Where the cult of central banking is leading us

The secret to walking on a tightwire is looking where you’re going. Not at your feet and the plunge either side of the cable! At the fixed point you’re hoping to make it to. Preferably without a chunk of your heal or calf getting sliced in a slip on the way.

Central bankers resemble a beginner when it comes to this. They wobble all over the place and have absolutely no clue where the wire leads to. They’re too busy looking down.

On one side of the wire they face deflation. This is a particularly gruesome outcome where falling prices make repaying debt harder and harder each year. The resulting defaults only make prices fall more, causing more defaults. This is a debt deflation spiral.

On the other side of the wire is something almost as bad – inflation. Rising prices can wreak havoc on the economy and destroy the value of the currency.

The central banker’s tightwire is strung at 2% inflation. It’s the narrow point they try to keep their centre of balance over. Any deviation must be corrected. We all know and understand this.

But it’s the destination that we’ll focus on today. Where does the wire actually lead us?

To Debt Mountain

If central bankers use the interest rate to control the economy, their primary influence is debt. To stimulate the economy they lower rates and encourage borrowing. To rein in inflation they increase rates to make debt expensive.

This creates a world where debt is the cart before the horse. Instead of debt being about financing something, it is now a drug used by central bankers to maintain an economic high. The symptoms are everywhere.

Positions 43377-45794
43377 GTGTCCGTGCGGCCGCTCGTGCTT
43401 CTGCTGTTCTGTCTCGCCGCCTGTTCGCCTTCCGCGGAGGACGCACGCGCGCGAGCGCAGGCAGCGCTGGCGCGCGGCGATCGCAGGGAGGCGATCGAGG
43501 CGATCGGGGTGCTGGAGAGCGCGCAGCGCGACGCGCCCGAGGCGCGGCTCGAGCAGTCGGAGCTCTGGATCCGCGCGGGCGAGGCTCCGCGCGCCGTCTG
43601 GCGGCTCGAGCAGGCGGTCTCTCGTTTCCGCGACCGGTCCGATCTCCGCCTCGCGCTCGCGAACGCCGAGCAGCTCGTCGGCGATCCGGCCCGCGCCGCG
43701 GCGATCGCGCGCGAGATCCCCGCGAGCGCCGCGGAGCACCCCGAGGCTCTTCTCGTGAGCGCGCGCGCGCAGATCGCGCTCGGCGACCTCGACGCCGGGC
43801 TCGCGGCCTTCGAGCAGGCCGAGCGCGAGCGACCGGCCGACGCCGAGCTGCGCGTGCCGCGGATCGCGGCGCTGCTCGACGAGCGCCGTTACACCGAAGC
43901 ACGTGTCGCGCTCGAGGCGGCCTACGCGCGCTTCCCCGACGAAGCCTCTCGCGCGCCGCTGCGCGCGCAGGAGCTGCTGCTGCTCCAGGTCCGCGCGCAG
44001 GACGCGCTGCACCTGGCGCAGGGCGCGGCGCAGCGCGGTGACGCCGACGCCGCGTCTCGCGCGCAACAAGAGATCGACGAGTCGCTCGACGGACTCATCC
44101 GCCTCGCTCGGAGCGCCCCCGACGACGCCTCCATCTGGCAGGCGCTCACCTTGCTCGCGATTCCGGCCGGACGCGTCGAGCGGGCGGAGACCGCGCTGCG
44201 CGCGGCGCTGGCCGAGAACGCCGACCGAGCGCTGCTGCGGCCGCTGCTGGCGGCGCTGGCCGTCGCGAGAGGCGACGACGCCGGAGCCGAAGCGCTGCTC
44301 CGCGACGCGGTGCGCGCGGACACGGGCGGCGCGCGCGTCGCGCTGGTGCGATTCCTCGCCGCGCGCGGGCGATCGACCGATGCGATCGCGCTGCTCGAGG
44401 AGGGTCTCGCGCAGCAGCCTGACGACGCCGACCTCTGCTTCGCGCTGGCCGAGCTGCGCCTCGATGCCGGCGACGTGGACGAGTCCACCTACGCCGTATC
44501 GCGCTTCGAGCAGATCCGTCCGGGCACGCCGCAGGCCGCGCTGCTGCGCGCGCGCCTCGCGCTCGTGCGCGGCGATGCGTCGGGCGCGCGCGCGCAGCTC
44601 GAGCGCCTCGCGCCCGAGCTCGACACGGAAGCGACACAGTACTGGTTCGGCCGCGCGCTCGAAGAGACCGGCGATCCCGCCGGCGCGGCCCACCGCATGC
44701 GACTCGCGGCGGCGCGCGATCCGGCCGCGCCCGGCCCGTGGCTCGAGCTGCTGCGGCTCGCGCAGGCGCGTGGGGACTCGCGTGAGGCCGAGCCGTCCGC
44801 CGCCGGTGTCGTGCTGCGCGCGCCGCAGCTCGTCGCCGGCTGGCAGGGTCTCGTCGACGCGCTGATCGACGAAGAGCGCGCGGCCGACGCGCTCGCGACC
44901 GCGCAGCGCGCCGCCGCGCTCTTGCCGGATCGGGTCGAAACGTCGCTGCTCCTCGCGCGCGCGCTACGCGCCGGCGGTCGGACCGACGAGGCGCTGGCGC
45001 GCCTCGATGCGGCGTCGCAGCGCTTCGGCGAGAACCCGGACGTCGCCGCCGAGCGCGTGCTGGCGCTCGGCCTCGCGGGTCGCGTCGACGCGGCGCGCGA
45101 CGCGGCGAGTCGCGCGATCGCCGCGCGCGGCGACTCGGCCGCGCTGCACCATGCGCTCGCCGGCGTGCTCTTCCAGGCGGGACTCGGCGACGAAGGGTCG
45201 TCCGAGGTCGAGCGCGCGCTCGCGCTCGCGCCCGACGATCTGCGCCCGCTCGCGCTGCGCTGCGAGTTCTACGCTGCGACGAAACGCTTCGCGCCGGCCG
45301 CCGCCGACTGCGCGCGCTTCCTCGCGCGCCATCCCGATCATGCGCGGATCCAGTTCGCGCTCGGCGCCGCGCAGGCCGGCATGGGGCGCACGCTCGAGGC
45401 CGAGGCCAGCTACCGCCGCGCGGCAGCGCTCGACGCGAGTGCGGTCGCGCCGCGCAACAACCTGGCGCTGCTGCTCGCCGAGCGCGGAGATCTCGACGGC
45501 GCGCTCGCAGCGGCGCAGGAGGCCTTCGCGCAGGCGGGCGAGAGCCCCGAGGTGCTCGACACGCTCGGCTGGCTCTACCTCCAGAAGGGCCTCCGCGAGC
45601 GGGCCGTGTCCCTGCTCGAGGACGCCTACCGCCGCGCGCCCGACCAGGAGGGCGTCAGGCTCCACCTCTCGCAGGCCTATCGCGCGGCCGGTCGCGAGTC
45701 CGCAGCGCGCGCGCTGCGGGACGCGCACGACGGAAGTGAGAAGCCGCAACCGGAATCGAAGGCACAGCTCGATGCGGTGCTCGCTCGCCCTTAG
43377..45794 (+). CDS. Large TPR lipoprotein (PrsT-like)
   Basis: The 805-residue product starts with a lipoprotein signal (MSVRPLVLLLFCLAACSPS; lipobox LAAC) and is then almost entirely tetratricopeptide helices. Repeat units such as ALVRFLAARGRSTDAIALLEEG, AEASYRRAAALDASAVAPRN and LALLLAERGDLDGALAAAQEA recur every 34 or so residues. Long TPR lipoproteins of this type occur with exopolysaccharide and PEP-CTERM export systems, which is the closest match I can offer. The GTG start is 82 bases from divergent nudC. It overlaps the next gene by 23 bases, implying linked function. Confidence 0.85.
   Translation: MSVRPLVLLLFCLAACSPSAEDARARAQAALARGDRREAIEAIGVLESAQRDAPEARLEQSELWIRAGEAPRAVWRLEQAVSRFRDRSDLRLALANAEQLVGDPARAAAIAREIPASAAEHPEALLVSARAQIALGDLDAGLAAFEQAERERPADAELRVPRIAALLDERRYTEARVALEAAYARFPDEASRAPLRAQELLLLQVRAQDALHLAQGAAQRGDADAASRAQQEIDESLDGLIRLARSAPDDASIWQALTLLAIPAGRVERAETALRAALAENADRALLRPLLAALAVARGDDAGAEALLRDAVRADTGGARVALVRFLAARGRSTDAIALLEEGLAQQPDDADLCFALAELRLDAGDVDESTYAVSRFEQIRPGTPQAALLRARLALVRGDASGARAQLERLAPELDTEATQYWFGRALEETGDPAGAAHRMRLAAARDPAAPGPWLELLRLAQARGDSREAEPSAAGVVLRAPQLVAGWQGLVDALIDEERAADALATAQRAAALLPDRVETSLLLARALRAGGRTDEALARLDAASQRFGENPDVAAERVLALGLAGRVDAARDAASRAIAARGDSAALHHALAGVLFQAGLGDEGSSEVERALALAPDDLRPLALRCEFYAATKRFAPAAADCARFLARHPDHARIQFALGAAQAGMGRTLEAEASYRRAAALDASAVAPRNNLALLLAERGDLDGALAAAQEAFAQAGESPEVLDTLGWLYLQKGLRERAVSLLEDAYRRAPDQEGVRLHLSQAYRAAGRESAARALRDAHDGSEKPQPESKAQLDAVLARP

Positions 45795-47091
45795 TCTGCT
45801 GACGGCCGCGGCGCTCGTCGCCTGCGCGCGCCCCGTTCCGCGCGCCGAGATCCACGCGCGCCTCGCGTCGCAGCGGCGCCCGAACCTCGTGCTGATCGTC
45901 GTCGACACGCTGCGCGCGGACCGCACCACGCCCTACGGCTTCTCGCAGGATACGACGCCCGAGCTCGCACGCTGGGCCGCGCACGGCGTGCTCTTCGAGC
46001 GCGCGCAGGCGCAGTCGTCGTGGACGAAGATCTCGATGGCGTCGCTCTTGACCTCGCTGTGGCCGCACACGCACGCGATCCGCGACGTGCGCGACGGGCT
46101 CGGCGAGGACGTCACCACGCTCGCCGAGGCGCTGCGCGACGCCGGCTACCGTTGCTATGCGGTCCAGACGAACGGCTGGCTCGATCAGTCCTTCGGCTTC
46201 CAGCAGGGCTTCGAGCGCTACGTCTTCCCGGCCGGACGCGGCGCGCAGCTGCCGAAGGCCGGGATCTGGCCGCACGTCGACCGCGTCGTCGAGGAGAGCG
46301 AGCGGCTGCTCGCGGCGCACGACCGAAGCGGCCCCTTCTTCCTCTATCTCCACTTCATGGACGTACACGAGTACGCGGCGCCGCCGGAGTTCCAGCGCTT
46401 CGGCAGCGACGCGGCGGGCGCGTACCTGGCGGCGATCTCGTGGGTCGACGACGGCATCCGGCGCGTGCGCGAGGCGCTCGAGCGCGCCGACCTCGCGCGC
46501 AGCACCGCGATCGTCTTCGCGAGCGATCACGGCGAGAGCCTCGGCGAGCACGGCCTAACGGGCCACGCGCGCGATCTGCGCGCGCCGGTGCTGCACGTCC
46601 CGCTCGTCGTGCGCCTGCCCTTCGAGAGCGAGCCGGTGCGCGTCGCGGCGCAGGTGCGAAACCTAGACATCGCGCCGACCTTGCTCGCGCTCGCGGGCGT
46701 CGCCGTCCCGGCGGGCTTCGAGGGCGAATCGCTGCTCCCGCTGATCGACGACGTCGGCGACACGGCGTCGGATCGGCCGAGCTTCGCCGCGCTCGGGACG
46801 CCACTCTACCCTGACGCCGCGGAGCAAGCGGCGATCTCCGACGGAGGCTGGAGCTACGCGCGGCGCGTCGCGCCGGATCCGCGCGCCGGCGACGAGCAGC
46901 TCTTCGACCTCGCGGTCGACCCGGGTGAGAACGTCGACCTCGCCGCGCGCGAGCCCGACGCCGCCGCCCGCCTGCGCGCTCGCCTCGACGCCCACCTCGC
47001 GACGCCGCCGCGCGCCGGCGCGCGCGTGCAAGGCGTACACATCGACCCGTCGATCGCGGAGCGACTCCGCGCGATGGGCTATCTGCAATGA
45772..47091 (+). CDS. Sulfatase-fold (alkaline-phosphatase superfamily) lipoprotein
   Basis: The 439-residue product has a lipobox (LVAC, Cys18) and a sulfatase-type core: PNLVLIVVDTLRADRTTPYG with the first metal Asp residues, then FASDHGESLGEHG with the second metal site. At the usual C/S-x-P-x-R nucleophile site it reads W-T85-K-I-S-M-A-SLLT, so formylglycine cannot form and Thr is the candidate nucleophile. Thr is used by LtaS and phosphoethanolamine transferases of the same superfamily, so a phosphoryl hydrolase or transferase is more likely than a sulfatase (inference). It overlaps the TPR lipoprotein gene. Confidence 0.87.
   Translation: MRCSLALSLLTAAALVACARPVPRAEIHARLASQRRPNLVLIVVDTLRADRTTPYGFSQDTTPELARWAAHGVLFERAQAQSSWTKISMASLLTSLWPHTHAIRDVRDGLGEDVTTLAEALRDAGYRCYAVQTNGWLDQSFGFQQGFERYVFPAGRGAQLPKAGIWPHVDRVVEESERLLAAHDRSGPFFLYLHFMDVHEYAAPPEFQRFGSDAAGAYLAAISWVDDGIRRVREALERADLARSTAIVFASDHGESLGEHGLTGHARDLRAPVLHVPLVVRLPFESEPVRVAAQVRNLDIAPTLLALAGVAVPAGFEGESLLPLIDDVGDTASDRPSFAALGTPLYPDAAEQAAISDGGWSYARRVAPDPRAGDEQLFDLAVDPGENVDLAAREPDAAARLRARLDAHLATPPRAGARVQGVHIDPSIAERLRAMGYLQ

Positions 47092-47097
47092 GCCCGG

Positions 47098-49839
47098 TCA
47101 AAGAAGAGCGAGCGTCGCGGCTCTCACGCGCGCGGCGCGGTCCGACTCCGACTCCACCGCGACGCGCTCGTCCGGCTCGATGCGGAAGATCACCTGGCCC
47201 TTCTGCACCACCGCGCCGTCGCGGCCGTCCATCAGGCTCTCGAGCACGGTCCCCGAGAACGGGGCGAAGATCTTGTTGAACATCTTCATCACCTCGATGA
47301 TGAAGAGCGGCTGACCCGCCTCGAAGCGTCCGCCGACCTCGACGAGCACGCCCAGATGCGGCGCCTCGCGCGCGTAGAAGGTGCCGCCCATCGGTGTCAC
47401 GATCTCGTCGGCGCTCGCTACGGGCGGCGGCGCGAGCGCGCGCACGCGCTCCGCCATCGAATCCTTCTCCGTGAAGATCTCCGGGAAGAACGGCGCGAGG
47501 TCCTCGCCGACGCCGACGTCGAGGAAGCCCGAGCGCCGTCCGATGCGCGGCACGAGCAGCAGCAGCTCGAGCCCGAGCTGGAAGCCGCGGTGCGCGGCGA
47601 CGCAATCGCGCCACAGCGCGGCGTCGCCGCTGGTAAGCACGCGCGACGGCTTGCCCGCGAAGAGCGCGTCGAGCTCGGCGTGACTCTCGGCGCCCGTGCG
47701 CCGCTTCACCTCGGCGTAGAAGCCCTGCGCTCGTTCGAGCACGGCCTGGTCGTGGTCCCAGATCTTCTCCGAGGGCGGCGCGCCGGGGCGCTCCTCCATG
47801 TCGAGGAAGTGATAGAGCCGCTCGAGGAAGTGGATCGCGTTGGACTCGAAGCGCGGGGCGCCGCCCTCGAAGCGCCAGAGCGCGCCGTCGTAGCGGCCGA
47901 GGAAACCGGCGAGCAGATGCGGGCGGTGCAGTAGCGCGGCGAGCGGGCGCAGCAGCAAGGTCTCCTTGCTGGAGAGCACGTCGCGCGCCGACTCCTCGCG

People buy literally everything on debt these days. Between them, credit cards, consumer loans, payday loans, car loans, university loans and mortgages must cover almost all spending in the economy. My friend is even launching a lending platform for private schools.

But there’s no question mortgages form the base of Debt Mountain. They’ve reached extraordinary extremes. I don’t mean interest-only loans or loans without a deposit.

The Bank of Mum and Dad is now the ninth biggest mortgage lender in the UK with parents lending at a rate of £6.5 billion a year. Although, if the banks won’t lend the borrowers money, you have to wonder why not.

It’s unlikely the bank of Mum and Dad is doing income and credit checks. If these loans go bad it’s going to create a rather interesting phenomenon. No doubt the kids will blame their parents for forcing them on the property ladder if anything goes wrong.

But while house prices go up there simply cannot be a problem. And they are, most recently at a rate of more than 5% per year. This means collateral values are rising for the lender so they face little risk. And the borrower is getting richer even if they default.

Rising house prices don’t represent an increase in value or wealth though. They only show an increased willingness to borrow. People have to live somewhere, so if house prices go up, we’re only treading water on a rising tide. The home you buy has gone up in price just as the home you sell.

The only person who gets richer is the banker because mortgages have grown. Deposits are shrinking as the average mortgage rises.